As many of you know, I am on a constant quest to find new and exciting flavors of teas that I can enjoy. Among my current collection of loose leaf teas, some of my top choices include China’s Dragonwell Green Tea and Teavana’s Ruby Spice Cider Rooibos Tea. For about a year now, I have been searching for a decent brand of Matcha Green Tea with little-to-no luck… until now.
Feeling adventurous (or impulsive, whatever you’d rather call it) Amazon suggested a particular brand of Matcha Green Tea to me. The product was from a company called “Moonlit Matcha,” and retailed for around $30.00. Although a bit on the expensive side, I decided to buy it anyway.
Never before have I purchased ceremonial-grade Matcha green tea. However, I knew if there was any chance of me enjoying the flavor of the Matcha, I’d need to invest in a high-quality grade of it. Previously, I purchased a Korean brand of Matcha that I am pretty sure was kitchen-grade (meant more for cooking, not so much for drinking) because the flavor was disappointing, to say the least. Perhaps that decision was foolish since the best brands of Matcha normally come from Japan.
The difference between the two teas was night and day. The Japanese ceremonial-grade Moonlit Matcha was a fine bright green powder that produced a very smooth flavor. It lacked the bitterness of the much darker green, low quality Matcha that I had previously purchased. The appearance alone was a huge indicator that I had a winner on my hands.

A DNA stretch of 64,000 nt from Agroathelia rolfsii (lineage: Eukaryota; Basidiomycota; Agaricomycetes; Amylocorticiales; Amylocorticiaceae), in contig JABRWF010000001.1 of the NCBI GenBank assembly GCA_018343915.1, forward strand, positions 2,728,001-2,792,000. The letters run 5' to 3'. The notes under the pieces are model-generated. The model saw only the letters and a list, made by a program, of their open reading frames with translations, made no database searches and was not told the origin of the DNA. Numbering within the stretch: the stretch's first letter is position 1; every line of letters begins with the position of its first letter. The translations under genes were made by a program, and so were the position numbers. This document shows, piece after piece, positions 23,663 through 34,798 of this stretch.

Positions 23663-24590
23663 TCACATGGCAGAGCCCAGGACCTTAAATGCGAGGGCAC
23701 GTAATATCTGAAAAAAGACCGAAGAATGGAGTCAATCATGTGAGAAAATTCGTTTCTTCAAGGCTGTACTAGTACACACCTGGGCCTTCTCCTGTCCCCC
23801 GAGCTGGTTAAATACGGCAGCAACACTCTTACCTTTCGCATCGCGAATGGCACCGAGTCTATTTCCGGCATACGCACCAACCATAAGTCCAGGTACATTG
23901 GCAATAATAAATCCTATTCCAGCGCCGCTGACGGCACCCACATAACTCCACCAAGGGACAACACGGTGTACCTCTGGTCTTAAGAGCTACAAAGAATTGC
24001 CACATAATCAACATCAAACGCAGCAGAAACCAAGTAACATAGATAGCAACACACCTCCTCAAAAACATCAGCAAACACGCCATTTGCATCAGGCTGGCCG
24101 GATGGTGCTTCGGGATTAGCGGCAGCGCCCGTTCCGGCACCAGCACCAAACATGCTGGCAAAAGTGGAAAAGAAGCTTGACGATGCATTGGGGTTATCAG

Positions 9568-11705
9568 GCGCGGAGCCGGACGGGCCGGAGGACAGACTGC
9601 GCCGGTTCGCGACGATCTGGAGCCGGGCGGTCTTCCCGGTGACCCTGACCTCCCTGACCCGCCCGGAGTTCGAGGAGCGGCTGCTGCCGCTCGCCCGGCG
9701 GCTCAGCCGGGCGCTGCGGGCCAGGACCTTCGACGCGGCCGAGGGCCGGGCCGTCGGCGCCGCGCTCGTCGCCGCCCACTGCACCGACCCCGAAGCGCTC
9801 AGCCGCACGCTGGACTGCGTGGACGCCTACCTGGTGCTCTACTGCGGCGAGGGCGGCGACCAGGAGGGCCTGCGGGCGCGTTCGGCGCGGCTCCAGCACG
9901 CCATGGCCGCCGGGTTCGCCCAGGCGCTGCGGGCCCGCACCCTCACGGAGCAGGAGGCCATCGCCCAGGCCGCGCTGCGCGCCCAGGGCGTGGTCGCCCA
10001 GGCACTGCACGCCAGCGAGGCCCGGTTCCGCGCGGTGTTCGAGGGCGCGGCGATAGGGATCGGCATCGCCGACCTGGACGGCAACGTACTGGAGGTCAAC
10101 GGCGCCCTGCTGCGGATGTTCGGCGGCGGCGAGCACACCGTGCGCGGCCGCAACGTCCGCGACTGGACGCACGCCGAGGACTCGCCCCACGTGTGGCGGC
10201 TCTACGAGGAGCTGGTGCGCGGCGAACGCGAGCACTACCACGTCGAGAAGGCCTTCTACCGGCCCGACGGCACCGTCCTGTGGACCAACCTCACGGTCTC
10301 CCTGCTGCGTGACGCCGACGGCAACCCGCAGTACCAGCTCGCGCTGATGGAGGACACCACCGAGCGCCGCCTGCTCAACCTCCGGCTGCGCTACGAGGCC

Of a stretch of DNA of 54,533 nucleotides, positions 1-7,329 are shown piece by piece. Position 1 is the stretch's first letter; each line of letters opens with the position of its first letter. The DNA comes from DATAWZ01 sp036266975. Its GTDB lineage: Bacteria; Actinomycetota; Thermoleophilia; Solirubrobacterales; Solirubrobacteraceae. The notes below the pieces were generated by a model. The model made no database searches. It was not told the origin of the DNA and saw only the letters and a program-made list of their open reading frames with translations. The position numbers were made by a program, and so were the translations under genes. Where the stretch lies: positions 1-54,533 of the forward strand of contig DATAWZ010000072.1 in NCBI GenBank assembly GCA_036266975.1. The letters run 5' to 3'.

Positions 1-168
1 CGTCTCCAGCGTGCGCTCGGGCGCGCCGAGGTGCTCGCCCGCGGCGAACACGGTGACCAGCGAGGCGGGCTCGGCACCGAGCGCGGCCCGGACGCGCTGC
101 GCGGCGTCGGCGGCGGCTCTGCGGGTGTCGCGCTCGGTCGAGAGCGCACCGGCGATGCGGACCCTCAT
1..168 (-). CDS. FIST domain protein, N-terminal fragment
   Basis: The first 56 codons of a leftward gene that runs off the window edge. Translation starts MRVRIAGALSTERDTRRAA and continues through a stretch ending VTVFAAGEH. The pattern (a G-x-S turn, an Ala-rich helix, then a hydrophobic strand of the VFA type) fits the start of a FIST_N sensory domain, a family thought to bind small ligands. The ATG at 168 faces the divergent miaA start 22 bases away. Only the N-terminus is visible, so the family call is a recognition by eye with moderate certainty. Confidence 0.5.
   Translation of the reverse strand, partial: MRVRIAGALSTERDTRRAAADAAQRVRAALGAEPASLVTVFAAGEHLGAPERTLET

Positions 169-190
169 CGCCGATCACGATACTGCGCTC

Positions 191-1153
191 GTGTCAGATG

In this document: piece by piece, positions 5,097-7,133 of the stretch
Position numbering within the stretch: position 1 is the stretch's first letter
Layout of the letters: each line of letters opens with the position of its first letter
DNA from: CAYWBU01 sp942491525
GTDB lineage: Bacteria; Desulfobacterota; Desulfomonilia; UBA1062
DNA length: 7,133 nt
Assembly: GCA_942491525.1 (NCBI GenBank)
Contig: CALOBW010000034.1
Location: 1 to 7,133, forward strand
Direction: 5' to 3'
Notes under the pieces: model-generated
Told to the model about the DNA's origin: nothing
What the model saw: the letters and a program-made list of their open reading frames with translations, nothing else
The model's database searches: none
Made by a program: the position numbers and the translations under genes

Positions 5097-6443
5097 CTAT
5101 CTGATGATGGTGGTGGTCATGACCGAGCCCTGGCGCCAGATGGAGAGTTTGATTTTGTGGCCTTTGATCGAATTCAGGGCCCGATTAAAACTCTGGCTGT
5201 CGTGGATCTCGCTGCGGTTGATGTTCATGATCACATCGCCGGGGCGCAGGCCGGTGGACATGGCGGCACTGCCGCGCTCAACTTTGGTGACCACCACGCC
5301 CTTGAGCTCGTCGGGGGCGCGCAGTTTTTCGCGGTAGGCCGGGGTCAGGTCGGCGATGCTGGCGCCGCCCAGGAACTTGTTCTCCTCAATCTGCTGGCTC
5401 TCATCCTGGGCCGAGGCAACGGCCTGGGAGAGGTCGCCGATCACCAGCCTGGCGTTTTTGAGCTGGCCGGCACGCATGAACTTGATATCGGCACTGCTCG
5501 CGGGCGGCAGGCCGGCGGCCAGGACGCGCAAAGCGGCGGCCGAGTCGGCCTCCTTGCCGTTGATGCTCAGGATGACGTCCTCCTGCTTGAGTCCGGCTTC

The container it came in was small. Given its price tag, I debated whether or not I would continue to restock the Moonlit Matcha once I ran out of it. However, I did some research and discovered two things that made me gain an appreciation for its size, shape, and design. First off, Matcha, once opened, only has a shelf-life of around 4 weeks. Most containers are smaller in size so that you don’t end up with stale unfinished Matcha.
Additionally, the design of the container is significant for extending the shelf-life of unopened Matcha green tea. Moonlit Matcha’s tea comes in a black glass container. This is by far the most effective way to block out sunlight and keep Matcha fresh for a long time. Black glass outperforms plastic containers like the one used in the Korean brand. The fine Matcha powder also has a tendency to absorb free radicals found in metal containers made of aluminum or tin. Glass is the way to go if you seek long-term freshness.
Having previously tried Teavana’s ceremonial-grade Matcha, I can promise you, Moonlit Matcha’s tea is 10 times better. An employee gladly taught us the whole 9-yards of heating the water to just the right temperature, the proper way to whisk Matcha, and even the Japanese tradition of spinning the completed cup of Matcha towards your guest. However, the final taste, in my opinion, was not impressive enough to make the sale.
I ultimately am extremely satisfied with Moonlit Matcha’s green tea. I think it is safe to say I will continue to purchase their ceremonial-grade Matcha until a cheaper (but just as delicious) alternative is found. The bright green tea consistently exceeds my expectations with its smooth yet very bold flavor. It now competes with my other favorite teas for a spot at the front of my tea shelf.
Great blogging guys, imaginative, informative, great images, wow! Dc
Glad you liked this post! I have a few other “tea” related posts in progress right now! 😉